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New Ion Trap Ensures Utmost Resolving Power in Ultra-Strong Magnetic Fields

Mass spectrometers are extensively used for the analysis of highly complex biological and chemical mixtures. Scientists from Skoltech have now created a novel mass spectrometer that measures masses with higher accuracy (FT ICR) by using rotation frequencies of ionized molecules in strong magnetic fields.

Analytical Chemistry magazine. Image Credit: Skolkovo Institute of Science and Technology.

The researchers have developed an ion trap that enables the maximum possible resolving power in ultra-strong magnetic fields. The study was reported recently in the Analytical Chemistry journal.

The team shaped the ion trap in the form of a cylinder composed of electrodes, where electric and magnetic fields are produced from within. The accurate masses of the ions of a sample to be tested can be measured by using their rotation frequencies.

A crucial aspect is that the electrodes must generate a harmonized field of a specific shape such that the ions rotate predictably. A trap with such a field is termed as a Dynamically Harmonized Cell (DHC).

Evgeny Nikolaev, a Professor at the Skoltech Center for Computational and Data-Intensive Science and Engineering (CDISE), invented the DHC in 2011. In reality, the field of the cell is highly complex in nature and not harmonized, but for rapidly rotating ions in the magnetic field, it still seems harmonized because of the averaging effect, and thus the cell’s name.

The DHC has been the most ideal trap to date with respect to spectrum measurement accuracy, and thus has been used extensively in research and commercial mass spectrometers that demand high accuracy and combined with the strongest magnetic field mass spectrometer at the National High Magnetic Field Laboratory in Tallahassee, FL.

The cost of super-strong magnets could reach tens of millions of dollars. Although the accuracy of mass measurement is expected to increase linearly with the strength of the magnetic field, it does not act so: the pattern is non-linear in reality, and the increase in accuracy is considerably slower than anticipated.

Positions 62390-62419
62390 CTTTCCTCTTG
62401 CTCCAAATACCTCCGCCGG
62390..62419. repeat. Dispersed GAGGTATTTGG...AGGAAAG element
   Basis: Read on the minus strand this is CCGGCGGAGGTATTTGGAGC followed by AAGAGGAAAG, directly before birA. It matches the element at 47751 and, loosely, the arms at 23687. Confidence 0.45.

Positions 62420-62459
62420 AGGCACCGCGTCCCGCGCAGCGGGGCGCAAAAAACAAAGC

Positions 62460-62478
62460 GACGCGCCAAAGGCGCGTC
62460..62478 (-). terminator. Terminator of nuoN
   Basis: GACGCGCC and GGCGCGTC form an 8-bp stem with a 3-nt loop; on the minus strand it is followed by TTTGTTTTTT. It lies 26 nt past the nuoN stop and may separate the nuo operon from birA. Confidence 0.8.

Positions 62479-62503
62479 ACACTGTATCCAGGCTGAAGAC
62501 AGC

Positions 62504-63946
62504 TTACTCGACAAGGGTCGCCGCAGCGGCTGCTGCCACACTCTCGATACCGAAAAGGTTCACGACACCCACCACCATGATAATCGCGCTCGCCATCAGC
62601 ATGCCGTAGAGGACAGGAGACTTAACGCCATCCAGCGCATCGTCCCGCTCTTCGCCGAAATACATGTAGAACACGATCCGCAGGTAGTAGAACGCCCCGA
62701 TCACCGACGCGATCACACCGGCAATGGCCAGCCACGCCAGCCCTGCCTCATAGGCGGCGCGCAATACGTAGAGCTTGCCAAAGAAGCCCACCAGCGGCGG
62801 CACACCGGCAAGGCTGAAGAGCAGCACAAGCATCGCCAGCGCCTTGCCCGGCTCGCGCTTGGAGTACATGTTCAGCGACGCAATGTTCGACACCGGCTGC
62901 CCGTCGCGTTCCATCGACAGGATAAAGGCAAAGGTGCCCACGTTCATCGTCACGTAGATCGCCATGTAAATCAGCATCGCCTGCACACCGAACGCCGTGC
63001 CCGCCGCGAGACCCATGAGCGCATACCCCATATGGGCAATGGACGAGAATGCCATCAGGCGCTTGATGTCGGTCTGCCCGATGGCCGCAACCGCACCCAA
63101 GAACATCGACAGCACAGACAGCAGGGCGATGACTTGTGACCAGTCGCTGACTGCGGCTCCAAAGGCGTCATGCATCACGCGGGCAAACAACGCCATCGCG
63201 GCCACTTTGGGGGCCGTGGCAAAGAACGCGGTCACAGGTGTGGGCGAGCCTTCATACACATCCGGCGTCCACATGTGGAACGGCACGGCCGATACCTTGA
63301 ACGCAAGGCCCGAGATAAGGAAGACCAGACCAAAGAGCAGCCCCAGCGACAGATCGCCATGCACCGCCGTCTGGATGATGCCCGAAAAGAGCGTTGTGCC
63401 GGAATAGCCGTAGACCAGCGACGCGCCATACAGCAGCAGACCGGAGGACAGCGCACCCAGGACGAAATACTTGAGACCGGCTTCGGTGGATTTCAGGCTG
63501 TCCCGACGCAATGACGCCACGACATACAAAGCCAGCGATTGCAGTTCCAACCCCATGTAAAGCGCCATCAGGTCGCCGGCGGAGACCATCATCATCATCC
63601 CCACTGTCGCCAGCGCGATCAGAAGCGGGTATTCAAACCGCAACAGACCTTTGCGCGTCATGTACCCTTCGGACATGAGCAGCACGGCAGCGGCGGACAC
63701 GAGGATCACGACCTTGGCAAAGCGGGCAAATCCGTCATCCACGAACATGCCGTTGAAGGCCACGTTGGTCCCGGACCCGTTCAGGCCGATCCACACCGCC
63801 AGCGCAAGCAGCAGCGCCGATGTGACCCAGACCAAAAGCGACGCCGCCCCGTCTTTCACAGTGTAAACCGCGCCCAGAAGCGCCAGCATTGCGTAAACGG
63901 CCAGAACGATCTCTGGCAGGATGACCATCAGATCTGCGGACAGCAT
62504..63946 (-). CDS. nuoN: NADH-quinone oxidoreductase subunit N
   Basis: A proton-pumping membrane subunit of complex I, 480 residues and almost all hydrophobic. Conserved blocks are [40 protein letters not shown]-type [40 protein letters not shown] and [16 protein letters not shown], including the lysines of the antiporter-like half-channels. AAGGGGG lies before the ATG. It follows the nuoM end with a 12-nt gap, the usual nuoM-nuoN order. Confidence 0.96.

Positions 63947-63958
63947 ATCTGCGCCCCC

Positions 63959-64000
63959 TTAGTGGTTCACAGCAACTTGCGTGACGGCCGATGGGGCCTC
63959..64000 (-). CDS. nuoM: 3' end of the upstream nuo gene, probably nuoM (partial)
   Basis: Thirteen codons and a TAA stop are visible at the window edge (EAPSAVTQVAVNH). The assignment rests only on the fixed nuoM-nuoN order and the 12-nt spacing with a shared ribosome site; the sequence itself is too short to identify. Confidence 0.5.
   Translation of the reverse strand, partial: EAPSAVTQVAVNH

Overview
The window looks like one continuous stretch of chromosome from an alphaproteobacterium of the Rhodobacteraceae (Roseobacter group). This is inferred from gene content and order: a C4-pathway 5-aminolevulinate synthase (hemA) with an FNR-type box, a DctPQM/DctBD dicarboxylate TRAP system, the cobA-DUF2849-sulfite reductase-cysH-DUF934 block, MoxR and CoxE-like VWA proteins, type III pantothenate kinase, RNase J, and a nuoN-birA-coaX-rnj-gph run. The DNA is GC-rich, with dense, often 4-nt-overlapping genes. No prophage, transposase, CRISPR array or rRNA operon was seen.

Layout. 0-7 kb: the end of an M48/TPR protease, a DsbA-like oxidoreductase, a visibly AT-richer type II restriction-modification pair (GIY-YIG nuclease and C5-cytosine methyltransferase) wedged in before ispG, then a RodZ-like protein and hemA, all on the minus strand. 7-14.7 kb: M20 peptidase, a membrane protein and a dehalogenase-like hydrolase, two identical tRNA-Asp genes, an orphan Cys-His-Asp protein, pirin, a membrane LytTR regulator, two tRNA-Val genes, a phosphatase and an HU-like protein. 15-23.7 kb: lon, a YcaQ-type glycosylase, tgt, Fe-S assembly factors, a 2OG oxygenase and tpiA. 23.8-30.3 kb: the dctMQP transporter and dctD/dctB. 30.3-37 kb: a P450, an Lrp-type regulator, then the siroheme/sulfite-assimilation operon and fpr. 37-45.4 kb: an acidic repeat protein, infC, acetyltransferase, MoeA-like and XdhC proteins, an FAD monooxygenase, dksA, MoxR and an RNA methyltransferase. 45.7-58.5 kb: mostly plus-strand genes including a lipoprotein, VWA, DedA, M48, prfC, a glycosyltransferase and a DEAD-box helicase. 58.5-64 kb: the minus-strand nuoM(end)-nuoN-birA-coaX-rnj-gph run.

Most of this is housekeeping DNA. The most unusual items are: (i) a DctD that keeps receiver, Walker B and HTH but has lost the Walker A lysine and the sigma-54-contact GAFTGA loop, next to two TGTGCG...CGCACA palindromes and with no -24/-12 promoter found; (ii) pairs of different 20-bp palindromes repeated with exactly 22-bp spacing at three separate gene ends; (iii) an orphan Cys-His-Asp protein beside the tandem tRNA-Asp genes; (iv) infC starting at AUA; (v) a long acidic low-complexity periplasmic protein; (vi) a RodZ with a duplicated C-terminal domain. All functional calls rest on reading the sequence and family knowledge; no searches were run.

The researchers presumed that non-linearity emerges since the vacuum level in the cell is not adequate, irrespective of how advanced the pumps are. They created a trap with both ends open for the simple evacuation of residual gases and called it the “Zig-Zag Cell.”

Right now, our lab is manufacturing the new cell which we will use for experiments to check whether our assumptions and theoretical predictions are correct, and if they are, the trap will put the linear relationship between mass spectrum measurement accuracy and magnetic field strength back in place, thus ensuring higher accuracy at very high values of magnetic field strength.

Anton Lioznov, PhD Student, Skolkovo Institute of Science and Technology

The fact that the accuracy increases with an increase in magnetic field strength means that the trap will potentially help create the most accurate mass spectrometer of all,” added Lioznov.

Professor Evgeny Nikolaev, who is the lead author of the study, explained that mass spectrometers with a new kind of cell will enable higher accuracy for complex mixtures, such as oil, and biological samples, where even current mass spectrometers of this kind with the DHC can detect nearly 400,000 compounds.

Journal Reference:

Nikolaev, E & Lioznov, A (2021) How to Increase Further the Resolving Power of the Ultrahigh Magnetic Field FT ICR Instruments? The New Concept of the FT ICR Cell–the Open Dynamically Harmonized Cell as a Part of the Vacuum System Wall. Analytical Chemistry.

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